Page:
On international trade, the removal of tariffs and quantitative restrictions on import goods led to the influx of foreign products in domestic markets. The AoA allowed the importation of agricultural crops even if locally produced. Adding further damage, the WTO likewise demand reduction of State subsidies on price support, seeds and fertilizer costs while advanced capitalist countries consistently refuse to apply this in their own economies. This has damaged livelihoods resulting in bankruptcy of farmers including indigenous peoples, as they are unable to compete with subsidized and cheaper harvests from abroad. The AoA pushes for commercial agricultural production wherein it replaces indigenous or traditional plant varieties with genetically altered species marketed by agriculture companies, and chemical laden foods, detrimental to food security, health and sustainability. Such trading will foster dependency of indigenous communities to outside capitalist market and in the process breaks their ability to assert their political rights, self-determined development, and food sovereignty. The AoA further conscripts the ability of indigenous peoples to produce culturally appropriate food, grow their own food of their choice and quantity in their own land.

Intellectual property rights are not exempt from globalization. Big pharmaceutical corporations, race for patents to gain exclusive control for the production, marketing, distribution and sales of products derived from indigenous knowledge and practice. Indigenous peoples might not even be aware that corporations pirated and earn profit from the knowledge they hold and share in common such as the medicinal uses of plants.  The WTO alarmingly allows the patenting of life forms including extraction of genetic information under its TRIPS. The relatively isolation of indigenous peoples makes them valuable targets for medical research and experiments. Reportedly, Boehringer Ingelheim a German pharmaceutical company bought for $70 million the biotechnology rights of blood samples collected from the indigenous peoples of Trista de Cunha, South Atlantic because of its potential for asthma treatments.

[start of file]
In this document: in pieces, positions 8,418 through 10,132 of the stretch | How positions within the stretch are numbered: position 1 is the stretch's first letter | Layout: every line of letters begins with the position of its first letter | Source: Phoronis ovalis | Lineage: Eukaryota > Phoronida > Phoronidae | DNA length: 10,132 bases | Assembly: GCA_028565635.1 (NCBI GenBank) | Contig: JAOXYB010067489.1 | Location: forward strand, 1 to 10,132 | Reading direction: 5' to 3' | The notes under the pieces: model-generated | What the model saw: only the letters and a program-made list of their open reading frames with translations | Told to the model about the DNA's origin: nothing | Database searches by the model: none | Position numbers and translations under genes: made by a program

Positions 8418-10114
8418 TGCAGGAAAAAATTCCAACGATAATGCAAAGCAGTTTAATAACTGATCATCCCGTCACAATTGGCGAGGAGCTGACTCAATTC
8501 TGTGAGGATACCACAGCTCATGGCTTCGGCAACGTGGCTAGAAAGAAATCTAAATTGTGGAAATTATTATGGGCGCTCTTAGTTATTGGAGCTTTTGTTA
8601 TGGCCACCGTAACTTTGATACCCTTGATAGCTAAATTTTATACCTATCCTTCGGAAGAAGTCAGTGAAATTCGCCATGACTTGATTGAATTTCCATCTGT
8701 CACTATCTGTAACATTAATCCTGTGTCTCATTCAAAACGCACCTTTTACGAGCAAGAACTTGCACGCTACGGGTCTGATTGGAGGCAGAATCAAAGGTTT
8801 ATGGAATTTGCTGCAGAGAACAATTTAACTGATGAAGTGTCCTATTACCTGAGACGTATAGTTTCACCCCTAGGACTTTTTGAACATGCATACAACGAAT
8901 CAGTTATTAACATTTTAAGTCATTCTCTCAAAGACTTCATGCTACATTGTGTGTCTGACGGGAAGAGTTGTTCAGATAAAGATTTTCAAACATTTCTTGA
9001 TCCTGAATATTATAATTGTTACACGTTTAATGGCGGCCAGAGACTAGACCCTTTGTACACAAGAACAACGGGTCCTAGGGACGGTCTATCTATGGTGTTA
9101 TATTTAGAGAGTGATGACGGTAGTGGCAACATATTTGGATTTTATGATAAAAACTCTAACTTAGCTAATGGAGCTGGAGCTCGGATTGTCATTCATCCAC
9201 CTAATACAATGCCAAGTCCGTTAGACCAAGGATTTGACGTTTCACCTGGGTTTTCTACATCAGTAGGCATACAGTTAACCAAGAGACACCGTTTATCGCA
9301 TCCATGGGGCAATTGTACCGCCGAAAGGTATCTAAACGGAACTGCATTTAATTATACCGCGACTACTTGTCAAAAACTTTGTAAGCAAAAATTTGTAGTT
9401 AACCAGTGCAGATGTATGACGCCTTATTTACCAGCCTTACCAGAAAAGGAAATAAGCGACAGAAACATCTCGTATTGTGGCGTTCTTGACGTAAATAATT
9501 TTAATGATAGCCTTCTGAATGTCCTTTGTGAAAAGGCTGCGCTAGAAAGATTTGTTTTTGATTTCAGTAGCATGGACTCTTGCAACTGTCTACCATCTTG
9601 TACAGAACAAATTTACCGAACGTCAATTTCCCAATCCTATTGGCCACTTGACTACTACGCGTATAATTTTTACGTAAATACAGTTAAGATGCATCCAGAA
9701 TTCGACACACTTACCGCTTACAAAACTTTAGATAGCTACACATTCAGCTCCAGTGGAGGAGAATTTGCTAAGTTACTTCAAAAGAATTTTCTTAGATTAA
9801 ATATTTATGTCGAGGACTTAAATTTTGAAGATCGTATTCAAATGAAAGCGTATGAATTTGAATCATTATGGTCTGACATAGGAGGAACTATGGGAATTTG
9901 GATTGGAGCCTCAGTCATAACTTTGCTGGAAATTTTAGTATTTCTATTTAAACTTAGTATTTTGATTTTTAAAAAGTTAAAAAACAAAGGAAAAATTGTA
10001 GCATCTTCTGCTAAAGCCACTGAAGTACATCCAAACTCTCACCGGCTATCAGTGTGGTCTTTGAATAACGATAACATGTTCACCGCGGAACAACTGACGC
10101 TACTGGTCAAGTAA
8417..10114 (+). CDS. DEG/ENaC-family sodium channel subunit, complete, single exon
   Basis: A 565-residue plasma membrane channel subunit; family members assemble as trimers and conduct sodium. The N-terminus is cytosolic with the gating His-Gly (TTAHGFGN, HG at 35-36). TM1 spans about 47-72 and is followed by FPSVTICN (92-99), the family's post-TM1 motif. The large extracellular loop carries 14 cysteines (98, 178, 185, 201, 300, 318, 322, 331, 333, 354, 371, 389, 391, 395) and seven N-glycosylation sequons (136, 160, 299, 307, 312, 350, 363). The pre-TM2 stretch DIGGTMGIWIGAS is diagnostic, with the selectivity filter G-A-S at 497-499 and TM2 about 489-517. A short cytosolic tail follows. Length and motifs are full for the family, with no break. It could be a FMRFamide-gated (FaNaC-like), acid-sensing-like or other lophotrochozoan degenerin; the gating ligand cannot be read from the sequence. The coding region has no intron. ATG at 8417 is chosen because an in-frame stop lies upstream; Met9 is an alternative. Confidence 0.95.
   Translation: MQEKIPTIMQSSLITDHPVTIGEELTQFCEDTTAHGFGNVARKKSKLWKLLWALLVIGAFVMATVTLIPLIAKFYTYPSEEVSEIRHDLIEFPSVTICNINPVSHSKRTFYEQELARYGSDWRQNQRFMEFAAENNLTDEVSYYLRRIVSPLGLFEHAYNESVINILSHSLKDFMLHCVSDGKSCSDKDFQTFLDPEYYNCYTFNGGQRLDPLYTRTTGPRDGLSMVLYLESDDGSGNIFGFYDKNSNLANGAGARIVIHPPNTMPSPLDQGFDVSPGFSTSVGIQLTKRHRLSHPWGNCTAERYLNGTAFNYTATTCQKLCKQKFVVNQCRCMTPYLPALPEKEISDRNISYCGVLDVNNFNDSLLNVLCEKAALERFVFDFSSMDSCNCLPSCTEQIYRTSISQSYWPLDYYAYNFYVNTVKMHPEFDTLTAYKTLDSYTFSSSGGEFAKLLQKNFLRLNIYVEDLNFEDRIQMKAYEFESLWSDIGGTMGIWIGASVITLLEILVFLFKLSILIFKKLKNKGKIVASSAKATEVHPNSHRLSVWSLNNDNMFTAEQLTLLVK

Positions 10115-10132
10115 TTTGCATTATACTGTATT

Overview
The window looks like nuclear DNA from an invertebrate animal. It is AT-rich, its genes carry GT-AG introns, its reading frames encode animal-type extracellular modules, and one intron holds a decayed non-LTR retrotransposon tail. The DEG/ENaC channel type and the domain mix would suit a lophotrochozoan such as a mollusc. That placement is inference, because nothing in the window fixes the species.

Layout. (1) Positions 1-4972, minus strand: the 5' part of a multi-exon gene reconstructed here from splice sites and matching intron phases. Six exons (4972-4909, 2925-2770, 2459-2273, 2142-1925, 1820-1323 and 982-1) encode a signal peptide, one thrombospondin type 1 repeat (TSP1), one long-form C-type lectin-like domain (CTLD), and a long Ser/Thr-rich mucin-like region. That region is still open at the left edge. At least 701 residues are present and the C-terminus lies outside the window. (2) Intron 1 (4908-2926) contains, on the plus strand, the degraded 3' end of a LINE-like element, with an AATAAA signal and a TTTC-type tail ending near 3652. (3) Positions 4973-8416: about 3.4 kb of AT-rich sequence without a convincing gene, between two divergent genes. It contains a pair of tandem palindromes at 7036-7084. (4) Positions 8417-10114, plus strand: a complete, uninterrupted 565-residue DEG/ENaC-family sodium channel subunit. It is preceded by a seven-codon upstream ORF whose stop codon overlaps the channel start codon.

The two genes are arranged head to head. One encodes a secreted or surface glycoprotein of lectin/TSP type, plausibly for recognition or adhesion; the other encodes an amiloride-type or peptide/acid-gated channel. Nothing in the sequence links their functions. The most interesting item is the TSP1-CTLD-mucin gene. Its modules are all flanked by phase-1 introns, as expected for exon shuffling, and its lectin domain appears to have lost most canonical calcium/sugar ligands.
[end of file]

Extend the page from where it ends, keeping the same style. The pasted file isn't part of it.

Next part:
States enact, amend or repeal protective legislations on national industries, agriculture, and services that bar “free trade.” It legalizes liberalization, deregulation and privatization in compliance with WTO agreements and obligations. It undermines indigenous peoples’ rightful control and management of their productive land and resources.  In the Philippines, the enactment of the Mining Act of 1995 totally liberalized the mining industry and offered the country’s mineral resources and ancestral lands for plunder by big foreign mining companies. Laws and policies that deregulated the oil industry and privatized basic services and public assets have greater impacts on indigenous peoples who have been historically marginalized, impoverished, and neglected by the State.

The WTO has expanded even to include health and education services that further discriminate and worsen government neglect of indigenous peoples, and lessening our access to vital social services.

In addition, States and governments in collusion with corporations allow State security forces and arm civilians by creating paramilitary forces that impose the implementation of these multilateral agreements, and facilitate and protect the above extractions. Indigenous communities are highly militarized and we attest of escalating violation of our individual and collective rights, destruction of our indigenous life ways. Many of us are alienated from our lands with forced dislocation and evacuation as governments implement destructive projects without our free, prior and informed consent (FPIC).

The WTO violates indigenous peoples’ ownership, control, access and benefit of natural resources, indigenous knowledge, information and culture. Thus, it is for us to forward, assert, and engage.

We have seen in this decade great victories for indigenous peoples in our participation in international processes with the signing of the UN Declaration on the Rights of Indigenous Peoples (UNDRIP) in 2007, the establishment of the UN Permanent Forum on Indigenous Issues (UNPFII) and the Expert Mechanism on the Rights of Indigenous Peoples (EMRIP). We look forward to bigger achievements as we prepare to engage further States and governments in the World Conference on Indigenous Peoples (WCIP) in 2014. These reflect the growing solidarity and strength of indigenous peoples’ organizations and movement for land and self-determination.